Gaiman & Pratchett's GOOD OMENS TV show (2018)
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First Look at David Tennant & Michael Sheen in 'Good Omens'

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Good Omens is on its way to the small screen, and the series' two stars are looking pretty fantastic in costume.

 

Neil Gaiman, who co-wrote the book with Terry Pratchett, recently shared a first look photo of David Tennant (Doctor Who, Jessica Jones) and Michael Sheen (Masters of Sex) in costume for the series.

 

It is unknown exactly when Amazon's Good Omens series will premiere, although it's safe to assume that it will have a rather poignant 2018 release date.

 

The six-episode Amazon series will follow Aziraphale and Crowley, an angel and a demon who set out on a mission to locate the misplaced Antichrist in a near-apocalyptic 2018. Tennant will play Crowley, while Sheen will play the "somewhat fussy angel" Aziraphale. The pair were cast in the roles last month.

 

It is unknown exactly when Amazon's Good Omens series will premiere, although it's safe to assume that it will have a rather poignant 2018 release date.

 

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First look at John Hamm as Archangel Gabriel in Amazon's Good Omens

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 A great cast lined up, including Michael Sheen as Aziraphale, David Tennant as Crowley, and John Hamm as the Archangel Gabriel. In fact, here's our first official look at Hamm-as-Gabriel.

 

And here's what Gaiman had to say about Hamm:

 

Gabriel is everything that Aziraphale isn't: he's tall, good-looking, charismatic and impeccably dressed. We were fortunate that Jon Hamm was available, given that he is already all of these things without even having to act. We were even more fortunate that he's a fan of the books and a remarkable actor.

 

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Almost time! :bump:

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:ohnoez::ohnoez::ohnoez:

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Uh-Oh.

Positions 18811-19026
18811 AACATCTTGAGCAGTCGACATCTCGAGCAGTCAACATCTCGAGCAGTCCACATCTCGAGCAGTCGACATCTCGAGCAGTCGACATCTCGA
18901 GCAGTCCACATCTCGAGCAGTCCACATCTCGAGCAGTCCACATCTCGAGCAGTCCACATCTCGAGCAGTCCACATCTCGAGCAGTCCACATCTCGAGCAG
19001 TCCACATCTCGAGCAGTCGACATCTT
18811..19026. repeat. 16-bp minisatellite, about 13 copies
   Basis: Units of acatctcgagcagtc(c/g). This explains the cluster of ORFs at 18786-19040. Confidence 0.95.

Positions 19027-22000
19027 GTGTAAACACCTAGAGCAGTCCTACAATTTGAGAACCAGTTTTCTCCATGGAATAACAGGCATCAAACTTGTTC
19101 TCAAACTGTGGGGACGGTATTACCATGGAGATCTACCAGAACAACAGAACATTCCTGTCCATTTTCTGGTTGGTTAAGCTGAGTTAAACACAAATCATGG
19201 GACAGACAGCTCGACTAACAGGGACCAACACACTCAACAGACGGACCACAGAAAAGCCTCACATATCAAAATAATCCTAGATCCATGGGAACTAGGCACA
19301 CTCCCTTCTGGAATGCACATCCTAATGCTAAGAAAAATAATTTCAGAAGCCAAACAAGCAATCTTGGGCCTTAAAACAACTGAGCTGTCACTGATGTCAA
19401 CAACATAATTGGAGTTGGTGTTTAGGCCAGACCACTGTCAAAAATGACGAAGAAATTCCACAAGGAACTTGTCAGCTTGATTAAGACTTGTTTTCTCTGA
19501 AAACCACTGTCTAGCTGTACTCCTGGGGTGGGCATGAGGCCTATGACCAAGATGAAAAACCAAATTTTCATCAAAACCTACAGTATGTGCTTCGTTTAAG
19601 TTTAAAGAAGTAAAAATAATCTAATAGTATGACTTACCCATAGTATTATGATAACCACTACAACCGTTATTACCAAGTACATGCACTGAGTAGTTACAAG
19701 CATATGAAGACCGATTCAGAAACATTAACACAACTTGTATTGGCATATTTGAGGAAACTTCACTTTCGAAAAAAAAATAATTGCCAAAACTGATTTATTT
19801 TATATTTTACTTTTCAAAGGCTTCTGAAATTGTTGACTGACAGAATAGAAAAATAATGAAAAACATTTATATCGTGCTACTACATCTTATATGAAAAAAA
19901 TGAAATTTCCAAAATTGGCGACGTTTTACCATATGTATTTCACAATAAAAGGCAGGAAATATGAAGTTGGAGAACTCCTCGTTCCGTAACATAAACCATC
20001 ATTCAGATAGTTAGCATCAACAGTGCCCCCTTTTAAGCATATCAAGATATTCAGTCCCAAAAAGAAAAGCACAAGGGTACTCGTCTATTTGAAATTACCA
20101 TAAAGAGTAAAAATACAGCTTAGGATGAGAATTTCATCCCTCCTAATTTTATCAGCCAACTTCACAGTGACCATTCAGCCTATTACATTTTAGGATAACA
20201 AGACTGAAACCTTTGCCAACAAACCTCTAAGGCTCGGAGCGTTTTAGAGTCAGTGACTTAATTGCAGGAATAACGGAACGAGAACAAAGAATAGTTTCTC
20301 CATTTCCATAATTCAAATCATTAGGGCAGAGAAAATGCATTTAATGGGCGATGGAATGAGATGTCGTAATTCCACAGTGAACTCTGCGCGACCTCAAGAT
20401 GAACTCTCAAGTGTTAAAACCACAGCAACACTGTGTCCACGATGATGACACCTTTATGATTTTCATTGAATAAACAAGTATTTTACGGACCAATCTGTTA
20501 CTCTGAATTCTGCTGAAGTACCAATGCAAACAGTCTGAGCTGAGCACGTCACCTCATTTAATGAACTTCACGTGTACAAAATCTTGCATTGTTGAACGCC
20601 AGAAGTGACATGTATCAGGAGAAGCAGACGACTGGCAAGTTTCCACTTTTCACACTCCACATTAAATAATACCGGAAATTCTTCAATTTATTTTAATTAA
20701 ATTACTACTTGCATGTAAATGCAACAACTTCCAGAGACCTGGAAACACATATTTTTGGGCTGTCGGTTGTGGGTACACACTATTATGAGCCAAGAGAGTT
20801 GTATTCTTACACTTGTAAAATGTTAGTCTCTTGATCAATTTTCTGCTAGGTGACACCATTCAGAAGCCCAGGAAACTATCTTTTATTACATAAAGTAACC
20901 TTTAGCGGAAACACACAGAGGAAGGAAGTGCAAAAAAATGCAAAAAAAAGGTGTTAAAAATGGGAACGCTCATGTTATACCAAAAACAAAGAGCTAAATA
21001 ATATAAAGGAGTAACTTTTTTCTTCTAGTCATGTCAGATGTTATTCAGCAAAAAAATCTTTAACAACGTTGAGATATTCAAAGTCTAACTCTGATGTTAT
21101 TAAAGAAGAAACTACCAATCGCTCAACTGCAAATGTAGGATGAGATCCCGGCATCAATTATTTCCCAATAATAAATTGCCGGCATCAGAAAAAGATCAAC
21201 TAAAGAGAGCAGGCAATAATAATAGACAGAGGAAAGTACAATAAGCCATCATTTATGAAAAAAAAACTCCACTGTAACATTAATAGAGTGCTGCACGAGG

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“Good Omens.” Amazon, May 31. Six episodes (all screened for review).

 

Like Starz’s “American Gods” before it, Amazon’s newest limited series attempts to adapt the philosophically lofty, theologically-infused work of British novelist Neil Gaiman. In his 1990 novel “Good Omens” (co-written with Terry Pratchett), an odd-couple angel and demon attempt to avert the apocalypse in order to continue enjoying their unusual partnership. Onscreen, this pairing — between a saintly being played by Michael Sheen and a fallen angel played by David Tennant, both seeking to save the world for their own reasons — is the best part of the new “Good Omens” limited series. But it’s not enough: This six-hour journey towards the end of time comes to feel grindingly slow by the end, more anticlimax than fight for Earth’s future.

 

It’s not a road without obstacles, though: The plot, here, is a mire, with the pair seeking to preserve their balance of power on earth by fighting off an Antichrist whose identity is, at first, concealed. We don’t know which child will bring about the end of days at first, thanks to a laborious game of three-card monte played with babies in a nunnery, one of whom will grow up to bring about the end of days — a device whose convoluted, showy nature gets at what makes “Good Omens” quite so frustrating. Much like “American Gods,” with its high-toned concept bearing little fruit in the way of plot or insight, this show feels above all relentlessly proud of itself, burnishing all it knows about religion and philosophy in service of a story that simply doesn’t move. To wit: One episode begins with a montage of Aziraphale and Crowley influencing humanity through history — at the building of Noah’s ark, at Shakespeare’s Globe. It’s a point that’s made so laboriously and repetitively that the opening credits drop some 28 minutes into the episode. Elsewhere, deities representing, say, War (Mireille Enos, doing her best) or Pollution (Lourdes Faberes) drop into and out of a story that didn’t strictly need them to bulk out its running time in the first place, and seems to have little real room for them as it stands.

 

Appetites for logic puzzles about the intentions of God and practices of worship will vary. After having known some philosophy majors my freshman year of college, such debates evoke in me a prickling desire to leave the room as soon as I can. But my openness to a show with two charming, underplayed performances at its center working through such a complicated thing as partnership with one’s ideological opposite was real, and it faded as the hours of increasingly exhausted showmanship and patter about religion wore on. In cramming in quite so much incident and varyingly successful attempts at humor, “Good Omens” traverses a great deal of ground. That it ends up saying so little feels like a missed opportunity.

:whatthe:

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